When I was 12 or maybe 13 my foster brother Bob purchased a 1971 Mustang Mach 1, that’s “Mach” as in the speed of sound not “mock” as in to brutally make fun of something, which is important because Bob knew he was very mock-able, and I’m sure that he hoped that this amazing black and gold mighty sports car would put an end to all derision and place him on the road to cool-Dom. It worked on me, but then again, as a teacher I can confirm that most 12 year olds are still pretty stupid!
I washed that car more times than I can recall. I remember hoping for a sort of sympathetic magic that would cover up the humiliation of my own bright yellow mode of transportation: a Bike McCycle. Yes, you heard right, a Bike McCycle. My parents entered my name in a raffle at the McDonalds on Allen Street and the *ahem* winner got a bright McDonalds yellow 10 speed bike with Bike McCycle on the frame.
“Hey Shultis, nice Bike McCycle”
It was a nice bike. I’d never had a 10 speed before. It would definitely take me further faster than whatever bicycle I had before. But every ride brought humiliation. By the time I took the key to the lock I now needed to protect my oh so valuable Bike McCycle and scratched off those horrible marketing school inspired words it was too late: I rode a Bike McCycle; and the jingling of that key from my belt running around the bases at baseball practice got me my first junior high nickname: Chain Legs.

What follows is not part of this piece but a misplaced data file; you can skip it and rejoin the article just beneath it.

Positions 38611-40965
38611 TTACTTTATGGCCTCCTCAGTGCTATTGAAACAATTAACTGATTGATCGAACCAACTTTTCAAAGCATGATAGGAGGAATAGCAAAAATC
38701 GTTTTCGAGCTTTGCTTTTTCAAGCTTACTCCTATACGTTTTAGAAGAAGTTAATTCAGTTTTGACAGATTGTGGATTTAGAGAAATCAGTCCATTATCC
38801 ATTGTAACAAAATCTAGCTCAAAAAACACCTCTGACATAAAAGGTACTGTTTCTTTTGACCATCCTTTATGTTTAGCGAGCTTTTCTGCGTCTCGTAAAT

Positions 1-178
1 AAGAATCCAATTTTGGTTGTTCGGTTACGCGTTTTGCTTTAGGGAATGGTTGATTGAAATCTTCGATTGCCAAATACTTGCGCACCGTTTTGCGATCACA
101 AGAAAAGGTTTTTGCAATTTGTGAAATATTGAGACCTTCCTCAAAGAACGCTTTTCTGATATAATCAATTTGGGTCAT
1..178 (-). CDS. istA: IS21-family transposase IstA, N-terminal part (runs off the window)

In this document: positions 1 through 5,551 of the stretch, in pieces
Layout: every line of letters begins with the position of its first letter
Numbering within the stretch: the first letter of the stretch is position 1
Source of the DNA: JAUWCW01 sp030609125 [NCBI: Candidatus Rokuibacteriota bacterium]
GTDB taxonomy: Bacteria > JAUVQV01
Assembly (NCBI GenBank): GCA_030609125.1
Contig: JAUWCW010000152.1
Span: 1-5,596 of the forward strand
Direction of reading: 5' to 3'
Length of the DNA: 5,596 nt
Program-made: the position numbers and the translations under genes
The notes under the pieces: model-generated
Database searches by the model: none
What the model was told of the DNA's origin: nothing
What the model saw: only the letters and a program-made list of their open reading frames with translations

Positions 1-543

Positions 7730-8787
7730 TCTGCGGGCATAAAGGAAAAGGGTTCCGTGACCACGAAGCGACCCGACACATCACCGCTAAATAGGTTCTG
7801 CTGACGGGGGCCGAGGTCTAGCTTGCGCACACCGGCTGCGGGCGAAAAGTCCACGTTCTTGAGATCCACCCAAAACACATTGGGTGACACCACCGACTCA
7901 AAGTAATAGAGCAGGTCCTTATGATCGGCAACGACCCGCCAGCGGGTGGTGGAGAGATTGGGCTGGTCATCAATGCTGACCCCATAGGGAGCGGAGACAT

In high school the most beautiful girl in my grade, Tammy Crouse, was dating a guy who drove a Trans Am. Yes, the Pontiac Firebird with a giant decal of a Phoenix on the hood. In my future was a car with a decal of another sort. During the oil crises of the mid seventies my mom had chosen to buy a fire engine red Toyota Corolla station wagon with faux wood paneling in the form of giant stickers from the front all the way to the back: Bob’s Mustang had a higher cool quotient in its gas cap than could be found in my mom’s entire car, but starting in February of 1980 that became the car I was to drive on my first date, to prom, to college in Utah, and home from my wedding.
But sometime between washing that Mustang and now my attitude toward the automobile has changed completely. I hate them. I hate what they do to the environment. Most of all I hate how much our Post War development pattern has made us so totally dependent on them. I still own one, but I’ve gone out of my way, little by little, to make the automobile a diminishing presence in my life. In the row of 5 townhouses on my street in downtown Springfield, mine is the only one without a single allotted space for a car; I park my car half a block away on a side street. Behind the house, where we might have been able to park some vehicles, we’ve instead planted a garden: some raised beds, a few fruit trees, and a handful of grape vines. I have some rain barrels I use to water the garden but I never, never wash my car